I continued down the two-track until it intersected another, and remarkably, there was a road sign there, and I knew where I was again. It was the intersection of the Grass Lake and Pickerel Lake Trails, so I took the Pickerel Lake Trail back through the campground on the lake to Sturgeon Valley Road. By now it was evening, and I was near the pipeline, so I thought it would be a good chance to try for a good picture of an elk. There are actually many pipelines that crisscross the PRC, but if some one mentions the pipeline, they mean the one that is open to vehicles between the Sturgeon and Pigeon Rivers, where many people go to see elk. The DNR plants several fields along the pipeline for “habitat improvement” but it is more like baiting the elk and deer so people can view them. I parked, and walked back along the edge of the woods until I found a spot I thought would give me the best chance of getting a good picture, and sat down against a tree to wait, and promptly dozed off in the warm evening sun. I fought to stay awake, but couldn’t, I kept dozing off, so it seemed like a good idea to go back to camp, eat supper, and turn in for the night, which is what I did.

Day three, the sinkholes and missed opportunities

As I was drinking my morning coffee and thinking about getting lost the day before, I thought it would be a good idea to stop at the PRC headquarters and pick up copies of the latest maps, which is what I did. I also went inside and talked to Scott Whitcomb, the unit manager for the PRC for a few minutes. I let him know how displeased I was about Round Lake closing, and he told me it wasn’t certain yet, but he also said that it was his favorite campground too. He filled me in to why it was selected for closure, and part of the problem is theft if you can believe it. People have been stealing the fire rings, picnic tables, even the trash cans in the park. That and so many people stay there and don’t pay. Come on people, I know the campgrounds are overpriced, something the DNR admits, but stealing the trash cans? We had a good conversation, I don’t agree with all the decisions he makes, but overall, Scott does a great job of managing the PRC, and there’s no way to please every one.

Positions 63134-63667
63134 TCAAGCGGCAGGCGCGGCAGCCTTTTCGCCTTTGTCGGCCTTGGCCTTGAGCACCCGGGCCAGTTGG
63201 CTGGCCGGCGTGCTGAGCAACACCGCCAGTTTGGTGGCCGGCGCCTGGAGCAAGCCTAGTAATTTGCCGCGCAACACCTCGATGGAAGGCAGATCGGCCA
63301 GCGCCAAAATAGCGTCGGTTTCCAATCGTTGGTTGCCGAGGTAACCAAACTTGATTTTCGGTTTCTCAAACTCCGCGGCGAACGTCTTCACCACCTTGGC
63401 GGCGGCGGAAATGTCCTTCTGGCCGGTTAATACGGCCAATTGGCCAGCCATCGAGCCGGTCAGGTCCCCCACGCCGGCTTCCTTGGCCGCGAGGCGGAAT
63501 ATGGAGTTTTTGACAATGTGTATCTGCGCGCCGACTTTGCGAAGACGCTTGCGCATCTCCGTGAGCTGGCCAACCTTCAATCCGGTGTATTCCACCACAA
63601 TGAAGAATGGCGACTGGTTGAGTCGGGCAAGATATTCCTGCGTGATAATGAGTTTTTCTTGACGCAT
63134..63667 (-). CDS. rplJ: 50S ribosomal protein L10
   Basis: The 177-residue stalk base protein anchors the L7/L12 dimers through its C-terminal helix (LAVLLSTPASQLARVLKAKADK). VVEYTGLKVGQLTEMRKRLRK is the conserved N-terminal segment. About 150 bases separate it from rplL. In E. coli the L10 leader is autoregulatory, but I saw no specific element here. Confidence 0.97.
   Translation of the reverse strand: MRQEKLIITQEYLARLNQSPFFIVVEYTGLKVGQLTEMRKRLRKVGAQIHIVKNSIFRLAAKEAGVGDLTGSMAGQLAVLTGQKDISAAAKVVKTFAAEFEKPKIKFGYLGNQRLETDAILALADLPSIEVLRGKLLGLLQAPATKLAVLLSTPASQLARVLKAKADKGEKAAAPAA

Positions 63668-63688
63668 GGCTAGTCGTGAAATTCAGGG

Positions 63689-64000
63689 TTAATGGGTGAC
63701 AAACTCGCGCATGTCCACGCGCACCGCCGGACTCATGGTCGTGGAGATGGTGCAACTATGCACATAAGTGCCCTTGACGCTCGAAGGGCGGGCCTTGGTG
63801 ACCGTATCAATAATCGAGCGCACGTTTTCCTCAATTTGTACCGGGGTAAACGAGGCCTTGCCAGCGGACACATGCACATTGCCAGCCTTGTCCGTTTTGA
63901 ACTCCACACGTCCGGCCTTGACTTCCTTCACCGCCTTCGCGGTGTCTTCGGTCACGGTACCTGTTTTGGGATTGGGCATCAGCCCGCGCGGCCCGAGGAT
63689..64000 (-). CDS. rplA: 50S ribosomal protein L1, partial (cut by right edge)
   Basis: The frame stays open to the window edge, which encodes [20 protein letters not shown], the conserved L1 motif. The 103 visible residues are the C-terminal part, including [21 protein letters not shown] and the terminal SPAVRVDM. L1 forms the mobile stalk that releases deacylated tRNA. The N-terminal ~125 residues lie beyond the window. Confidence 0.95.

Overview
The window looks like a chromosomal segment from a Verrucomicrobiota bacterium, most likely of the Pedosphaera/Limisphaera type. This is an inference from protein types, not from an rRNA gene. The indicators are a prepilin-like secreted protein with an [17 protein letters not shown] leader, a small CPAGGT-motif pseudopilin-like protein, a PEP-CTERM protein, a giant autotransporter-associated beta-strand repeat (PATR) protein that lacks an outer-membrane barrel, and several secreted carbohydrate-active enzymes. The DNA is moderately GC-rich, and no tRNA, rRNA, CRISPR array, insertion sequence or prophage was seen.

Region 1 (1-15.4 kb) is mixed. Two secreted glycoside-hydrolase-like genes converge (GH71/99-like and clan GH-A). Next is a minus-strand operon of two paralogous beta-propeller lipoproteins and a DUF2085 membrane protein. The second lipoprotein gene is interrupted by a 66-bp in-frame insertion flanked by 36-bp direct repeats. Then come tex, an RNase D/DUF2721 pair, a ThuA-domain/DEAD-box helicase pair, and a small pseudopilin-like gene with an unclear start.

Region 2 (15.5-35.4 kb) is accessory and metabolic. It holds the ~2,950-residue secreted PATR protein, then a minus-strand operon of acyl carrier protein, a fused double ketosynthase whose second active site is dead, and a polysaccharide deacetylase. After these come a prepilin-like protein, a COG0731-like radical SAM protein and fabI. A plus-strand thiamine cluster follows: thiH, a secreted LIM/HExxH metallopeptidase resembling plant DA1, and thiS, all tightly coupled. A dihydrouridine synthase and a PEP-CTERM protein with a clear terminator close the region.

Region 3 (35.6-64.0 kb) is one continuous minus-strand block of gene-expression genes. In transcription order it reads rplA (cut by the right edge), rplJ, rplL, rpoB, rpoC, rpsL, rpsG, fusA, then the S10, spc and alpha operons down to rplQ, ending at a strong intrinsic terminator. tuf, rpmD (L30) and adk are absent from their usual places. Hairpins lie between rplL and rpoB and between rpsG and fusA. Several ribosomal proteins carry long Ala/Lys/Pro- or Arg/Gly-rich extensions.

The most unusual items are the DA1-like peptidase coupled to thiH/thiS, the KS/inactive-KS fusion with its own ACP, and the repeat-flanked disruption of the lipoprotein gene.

With my maps, I headed off for the sinkholes. They aren’t in the PRC proper, they are east of there just a few miles east of M 33. I took the long way around to the north to save time, at least I was driving on paved roads rather than two-tracks. On the road to the sinkholes I passed a swamp on the side of the road, and saw two beautiful male wood ducks take off from within 20 feet of the road. There was no way I could get the camera out in time, darn. I made note of where the swamp was for later in the day. I got to the sinkholes, put on my backpack, and did the long loop around them. To tell you the truth, they didn’t seem like all that big of a deal, other than there are so many so close together, and that these have remained dry. The PRC is full of little sinkhole lakes, Lost Lake, the Twin Lakes, Ford Lake, Section Four Lake, etc. All those lakes and more were formed in the same way as the sinkholes, water has dissolved the limestone rock formations deep underground, which causes the ground above to collapse down into the void left where the limestone used to be.